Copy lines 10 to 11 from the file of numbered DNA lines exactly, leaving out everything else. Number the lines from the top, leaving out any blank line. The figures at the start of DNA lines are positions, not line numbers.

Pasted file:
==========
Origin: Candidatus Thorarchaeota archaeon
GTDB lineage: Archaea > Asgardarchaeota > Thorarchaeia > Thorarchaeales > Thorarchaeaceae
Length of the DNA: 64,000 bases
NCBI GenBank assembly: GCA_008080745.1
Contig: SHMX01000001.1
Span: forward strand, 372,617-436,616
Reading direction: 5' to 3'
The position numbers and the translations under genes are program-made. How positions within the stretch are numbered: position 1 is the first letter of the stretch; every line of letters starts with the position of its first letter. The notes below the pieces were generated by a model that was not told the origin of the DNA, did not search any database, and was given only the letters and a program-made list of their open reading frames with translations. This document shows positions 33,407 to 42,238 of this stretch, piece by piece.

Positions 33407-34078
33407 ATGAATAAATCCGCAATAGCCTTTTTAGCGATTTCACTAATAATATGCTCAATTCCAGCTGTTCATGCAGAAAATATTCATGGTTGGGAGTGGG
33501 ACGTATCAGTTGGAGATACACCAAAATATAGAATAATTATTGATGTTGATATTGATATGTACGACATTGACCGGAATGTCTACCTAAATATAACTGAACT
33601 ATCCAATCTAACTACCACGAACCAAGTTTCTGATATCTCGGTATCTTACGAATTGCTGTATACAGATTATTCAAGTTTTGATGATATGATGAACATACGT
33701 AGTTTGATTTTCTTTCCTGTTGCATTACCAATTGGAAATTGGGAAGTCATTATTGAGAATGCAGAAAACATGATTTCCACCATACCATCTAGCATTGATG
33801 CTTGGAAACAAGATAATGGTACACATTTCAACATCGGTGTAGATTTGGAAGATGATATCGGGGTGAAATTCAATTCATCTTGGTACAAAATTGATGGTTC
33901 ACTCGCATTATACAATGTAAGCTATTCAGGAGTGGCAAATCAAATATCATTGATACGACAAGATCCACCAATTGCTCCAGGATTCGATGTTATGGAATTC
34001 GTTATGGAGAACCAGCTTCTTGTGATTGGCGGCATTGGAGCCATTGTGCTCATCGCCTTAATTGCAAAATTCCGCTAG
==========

33407 ATGAATAAATCCGCAATAGCCTTTTTAGCGATTTCACTAATAATATGCTCAATTCCAGCTGTTCATGCAGAAAATATTCATGGTTGGGAGTGGG
33501 ACGTATCAGTTGGAGATACACCAAAATATAGAATAATTATTGATGTTGATATTGATATGTACGACATTGACCGGAATGTCTACCTAAATATAACTGAACT